One specific type of appeal for action is the immediate call to action. Whereas some appeals ask for people to engage in behavior in the future, the immediate call to action asks people to engage in behavior right now. If a speaker wants to see a new traffic light placed at a dangerous intersection, he or she may conclude by asking all the audience members to sign a digital petition right then and there. Here are some more examples of immediate calls to action:

  • In a speech on petitioning a lawmaker for a new law, provide audience members with a pre-written e-mail they can send to the lawmaker.
  • In a speech asking for donations for a charity, send a box around the room asking for donations.

These immediate calls to action may not lead to long-term change, but they can be very effective at increasing the likelihood that an audience will change their behavior.

Closing Your Speech with a “Clincher”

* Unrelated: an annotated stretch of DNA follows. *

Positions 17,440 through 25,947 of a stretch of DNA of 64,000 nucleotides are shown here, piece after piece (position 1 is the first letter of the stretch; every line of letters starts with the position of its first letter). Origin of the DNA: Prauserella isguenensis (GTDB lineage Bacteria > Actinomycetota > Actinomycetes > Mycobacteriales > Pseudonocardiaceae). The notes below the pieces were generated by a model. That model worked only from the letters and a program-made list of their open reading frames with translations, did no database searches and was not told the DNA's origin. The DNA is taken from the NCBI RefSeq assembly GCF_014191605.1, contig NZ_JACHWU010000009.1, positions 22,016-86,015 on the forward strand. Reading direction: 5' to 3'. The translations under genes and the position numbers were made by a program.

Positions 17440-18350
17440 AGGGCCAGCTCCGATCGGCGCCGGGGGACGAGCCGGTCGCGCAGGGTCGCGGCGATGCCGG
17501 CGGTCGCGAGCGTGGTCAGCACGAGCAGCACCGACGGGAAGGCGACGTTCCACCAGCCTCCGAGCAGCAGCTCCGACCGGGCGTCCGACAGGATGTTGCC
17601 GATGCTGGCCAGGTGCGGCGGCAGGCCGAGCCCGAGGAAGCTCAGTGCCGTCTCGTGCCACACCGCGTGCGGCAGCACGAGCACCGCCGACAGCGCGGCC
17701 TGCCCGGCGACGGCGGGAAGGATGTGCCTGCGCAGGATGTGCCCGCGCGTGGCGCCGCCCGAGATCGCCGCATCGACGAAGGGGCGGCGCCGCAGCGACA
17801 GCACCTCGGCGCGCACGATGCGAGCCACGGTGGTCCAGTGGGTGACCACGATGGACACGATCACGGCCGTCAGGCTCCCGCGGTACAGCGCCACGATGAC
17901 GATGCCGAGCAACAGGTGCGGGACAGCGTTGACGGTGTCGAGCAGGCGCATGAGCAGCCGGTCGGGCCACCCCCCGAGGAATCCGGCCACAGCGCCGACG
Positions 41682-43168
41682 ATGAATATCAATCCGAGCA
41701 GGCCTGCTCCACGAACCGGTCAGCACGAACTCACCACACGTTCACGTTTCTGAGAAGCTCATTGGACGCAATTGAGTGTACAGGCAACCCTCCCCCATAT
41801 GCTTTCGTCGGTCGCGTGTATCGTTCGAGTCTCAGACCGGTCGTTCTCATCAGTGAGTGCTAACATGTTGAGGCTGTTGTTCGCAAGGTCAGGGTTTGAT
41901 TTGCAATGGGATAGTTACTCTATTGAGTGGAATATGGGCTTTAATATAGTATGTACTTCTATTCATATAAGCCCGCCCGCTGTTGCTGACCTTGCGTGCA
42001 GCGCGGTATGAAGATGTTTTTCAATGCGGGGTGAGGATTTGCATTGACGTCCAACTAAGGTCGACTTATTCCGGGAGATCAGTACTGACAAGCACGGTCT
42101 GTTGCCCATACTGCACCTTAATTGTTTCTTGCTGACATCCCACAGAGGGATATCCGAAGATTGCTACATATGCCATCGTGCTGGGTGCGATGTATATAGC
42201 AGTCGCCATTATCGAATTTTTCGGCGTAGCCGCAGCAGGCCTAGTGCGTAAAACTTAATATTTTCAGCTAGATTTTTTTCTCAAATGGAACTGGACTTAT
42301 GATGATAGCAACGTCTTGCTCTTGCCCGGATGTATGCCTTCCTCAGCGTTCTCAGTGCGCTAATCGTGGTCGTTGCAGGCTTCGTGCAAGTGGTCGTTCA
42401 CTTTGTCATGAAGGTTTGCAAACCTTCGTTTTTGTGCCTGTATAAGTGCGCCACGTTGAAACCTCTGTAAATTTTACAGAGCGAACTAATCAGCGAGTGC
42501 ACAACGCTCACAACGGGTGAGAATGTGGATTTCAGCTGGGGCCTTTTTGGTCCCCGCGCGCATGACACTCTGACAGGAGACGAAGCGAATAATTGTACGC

Like the attention-getter, your closing statement is an opportunity for you to exercise your creativity as a speaker. Many students have difficulty wrapping up the speech with a sense of closure and completeness. In terms of closure, a well-written and well-delivered closing line signals to your audience that your speech is over, which cues their applause. The closing line should relate to the overall speech and should provide some “take-away” message that may leave an audience thinking or propel them to action. A sample closing line could be “For your health, for our children’s health, and for our country’s health, we must take steps to address childhood obesity today.” You can also bring your audience full-circle by referring back to the introduction in the closing of your speech. For example, you may finish an illustration or answer a rhetorical question you started in the introduction.